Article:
So, let’s get right into my LD15R review.
For an EDC work light, the LD15R is an amazing flashlight. It proved itself time after time in more than 16 months of use. I highly recommend them.
If you’re looking for a handheld light that can throw a blistering amount of light, welcome to my Wowtac A4 V2 review.
Many people are looking for the brightest, longest throwing tactical flashlight they can find. With the Wowtac A4 V2 selling for about $50, it gets a lot of interest. Considering many quality flashlights sell for $75 or more, the price point is very attractive.
But is it really a tactical flashlight? Or is it simply a bright flashlight that’s fun to play with?
In this review, I answer those questions and take a critical look at the specification claims made by Wowtac about this flashlight. Some of the results may surprise you.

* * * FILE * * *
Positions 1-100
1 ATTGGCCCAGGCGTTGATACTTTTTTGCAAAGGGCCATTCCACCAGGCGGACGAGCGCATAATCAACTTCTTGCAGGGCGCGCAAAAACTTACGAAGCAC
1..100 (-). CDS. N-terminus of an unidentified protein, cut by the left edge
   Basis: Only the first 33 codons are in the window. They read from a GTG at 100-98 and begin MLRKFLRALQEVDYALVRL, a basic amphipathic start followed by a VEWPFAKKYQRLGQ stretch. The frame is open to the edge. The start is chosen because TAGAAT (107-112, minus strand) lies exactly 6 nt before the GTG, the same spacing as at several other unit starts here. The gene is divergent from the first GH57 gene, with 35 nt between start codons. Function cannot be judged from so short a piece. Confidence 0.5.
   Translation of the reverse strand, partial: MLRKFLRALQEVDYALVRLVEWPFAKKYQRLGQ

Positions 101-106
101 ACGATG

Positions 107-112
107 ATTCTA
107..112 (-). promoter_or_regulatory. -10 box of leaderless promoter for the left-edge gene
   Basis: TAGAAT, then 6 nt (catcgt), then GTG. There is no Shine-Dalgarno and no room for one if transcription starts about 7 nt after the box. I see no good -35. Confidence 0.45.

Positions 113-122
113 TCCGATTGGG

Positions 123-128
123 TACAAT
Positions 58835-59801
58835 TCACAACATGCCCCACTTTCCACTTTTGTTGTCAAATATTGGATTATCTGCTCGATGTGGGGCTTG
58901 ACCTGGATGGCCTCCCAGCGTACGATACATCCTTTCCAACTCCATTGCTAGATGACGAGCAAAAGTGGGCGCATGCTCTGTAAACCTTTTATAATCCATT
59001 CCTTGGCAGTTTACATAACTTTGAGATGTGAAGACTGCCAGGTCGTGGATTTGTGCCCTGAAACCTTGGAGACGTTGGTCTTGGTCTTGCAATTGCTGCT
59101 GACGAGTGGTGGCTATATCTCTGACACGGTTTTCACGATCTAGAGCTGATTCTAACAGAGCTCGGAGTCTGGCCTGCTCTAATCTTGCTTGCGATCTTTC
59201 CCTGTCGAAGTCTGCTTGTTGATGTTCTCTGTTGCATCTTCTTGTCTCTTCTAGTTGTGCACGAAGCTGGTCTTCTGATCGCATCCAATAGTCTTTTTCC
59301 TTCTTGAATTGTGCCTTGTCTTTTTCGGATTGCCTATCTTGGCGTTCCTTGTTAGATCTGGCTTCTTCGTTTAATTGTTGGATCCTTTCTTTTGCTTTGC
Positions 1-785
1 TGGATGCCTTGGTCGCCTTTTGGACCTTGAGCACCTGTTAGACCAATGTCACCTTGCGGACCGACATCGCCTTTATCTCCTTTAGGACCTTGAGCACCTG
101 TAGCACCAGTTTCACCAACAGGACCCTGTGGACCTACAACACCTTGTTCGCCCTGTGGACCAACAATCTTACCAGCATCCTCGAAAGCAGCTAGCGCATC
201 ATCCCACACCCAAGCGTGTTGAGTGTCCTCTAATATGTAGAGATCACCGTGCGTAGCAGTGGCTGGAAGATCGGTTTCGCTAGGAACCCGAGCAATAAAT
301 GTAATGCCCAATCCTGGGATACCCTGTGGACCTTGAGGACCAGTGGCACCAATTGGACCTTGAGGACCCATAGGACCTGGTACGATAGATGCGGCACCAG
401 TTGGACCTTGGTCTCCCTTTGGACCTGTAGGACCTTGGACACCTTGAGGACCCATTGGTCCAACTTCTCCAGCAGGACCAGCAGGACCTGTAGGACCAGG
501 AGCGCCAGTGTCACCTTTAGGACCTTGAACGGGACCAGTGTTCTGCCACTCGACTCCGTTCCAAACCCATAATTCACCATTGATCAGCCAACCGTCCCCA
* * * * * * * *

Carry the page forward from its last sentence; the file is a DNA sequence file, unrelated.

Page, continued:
Let’s dive in.
While not suitable for true tactical use, the Wowtac A4 V2 is a bright flashlight that is better suited for non-emergency outdoor use. Hobbyists looking for a bright flashlight may also like this light.
At its core, the A4 V2 is a handheld flashlight that can throw an amazing amount of light: a peak of 1,895 lumens and 80,000 candelas according to the manufacturer.
The light is slightly longer than the width of your hand. It is thicker than the average tactical light but thinner than an old-school D-cell Maglite. The additional thickness of the light is due to the use of a rechargeable 26650 battery.
Wowtac appears to sell the majority of its flashlights through Amazon. This makes sense, and there is a robust market of inexpensive flashlights from China competing in the Amazon marketplace.
Brands like Olight, Fenix, Wowtac, Anker, Ultrafire and others are all competing for your business. Many of the brands position their lights as being suitable for tactical use.